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November 15th, 2005 | 2 min read

By Keith E. Buhler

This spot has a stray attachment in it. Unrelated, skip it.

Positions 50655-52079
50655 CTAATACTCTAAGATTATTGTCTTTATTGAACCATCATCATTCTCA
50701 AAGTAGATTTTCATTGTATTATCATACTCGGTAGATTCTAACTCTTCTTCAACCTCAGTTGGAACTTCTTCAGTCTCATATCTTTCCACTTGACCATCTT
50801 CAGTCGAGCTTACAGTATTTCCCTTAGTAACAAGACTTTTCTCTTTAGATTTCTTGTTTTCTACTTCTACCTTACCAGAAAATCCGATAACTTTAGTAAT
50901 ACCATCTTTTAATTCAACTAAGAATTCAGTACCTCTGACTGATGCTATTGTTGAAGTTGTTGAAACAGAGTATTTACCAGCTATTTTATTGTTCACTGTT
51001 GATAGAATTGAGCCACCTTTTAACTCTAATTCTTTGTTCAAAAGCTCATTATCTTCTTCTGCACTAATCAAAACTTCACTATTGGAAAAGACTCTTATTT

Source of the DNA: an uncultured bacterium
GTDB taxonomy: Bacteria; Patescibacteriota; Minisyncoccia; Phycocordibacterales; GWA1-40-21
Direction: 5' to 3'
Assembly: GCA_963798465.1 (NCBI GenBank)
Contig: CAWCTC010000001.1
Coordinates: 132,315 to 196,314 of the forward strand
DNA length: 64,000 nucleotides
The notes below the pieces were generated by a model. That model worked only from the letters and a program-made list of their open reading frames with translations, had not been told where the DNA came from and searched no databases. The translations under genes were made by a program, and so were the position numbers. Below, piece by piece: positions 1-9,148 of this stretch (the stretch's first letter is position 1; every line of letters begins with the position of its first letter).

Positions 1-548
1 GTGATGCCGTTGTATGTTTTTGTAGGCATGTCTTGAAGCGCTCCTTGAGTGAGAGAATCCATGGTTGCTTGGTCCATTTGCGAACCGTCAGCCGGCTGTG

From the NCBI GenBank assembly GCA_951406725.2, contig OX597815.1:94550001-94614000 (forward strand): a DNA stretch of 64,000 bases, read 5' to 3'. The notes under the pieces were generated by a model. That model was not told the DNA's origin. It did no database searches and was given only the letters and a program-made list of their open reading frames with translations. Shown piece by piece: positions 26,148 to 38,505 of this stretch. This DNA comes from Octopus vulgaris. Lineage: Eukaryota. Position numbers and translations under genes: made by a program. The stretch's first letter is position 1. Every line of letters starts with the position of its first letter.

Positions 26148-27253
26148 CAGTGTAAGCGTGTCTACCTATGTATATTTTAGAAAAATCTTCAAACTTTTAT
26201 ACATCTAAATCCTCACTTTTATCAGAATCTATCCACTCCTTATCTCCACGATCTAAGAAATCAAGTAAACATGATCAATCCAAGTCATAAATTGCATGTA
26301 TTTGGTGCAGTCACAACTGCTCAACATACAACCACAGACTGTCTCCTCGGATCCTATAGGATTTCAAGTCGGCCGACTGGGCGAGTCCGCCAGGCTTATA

Have you ever read Pascal's "Pensées"? (French for "Thoughts") It is a delightful, interesting, and often challenging panoply of little thoughts, aphorisms, maxims, questions, plus the occasional more lengthy argument (It is from this collection, for instance, that we get the celebrated "Pascal's Wager"). Like similar Eastern collections of one-liners, proverbs, and timeless principles Pascal does not so much argue as notice, does not so much offer conclusions as conversation starters, does not so much appeal to high philosophy as to common sense and plain observation. They are written on the now quite discarded notion that, sometimes, the truth can be stated simply, without flourish, and that humans can recognize the truth when so stated... merely by looking at it.

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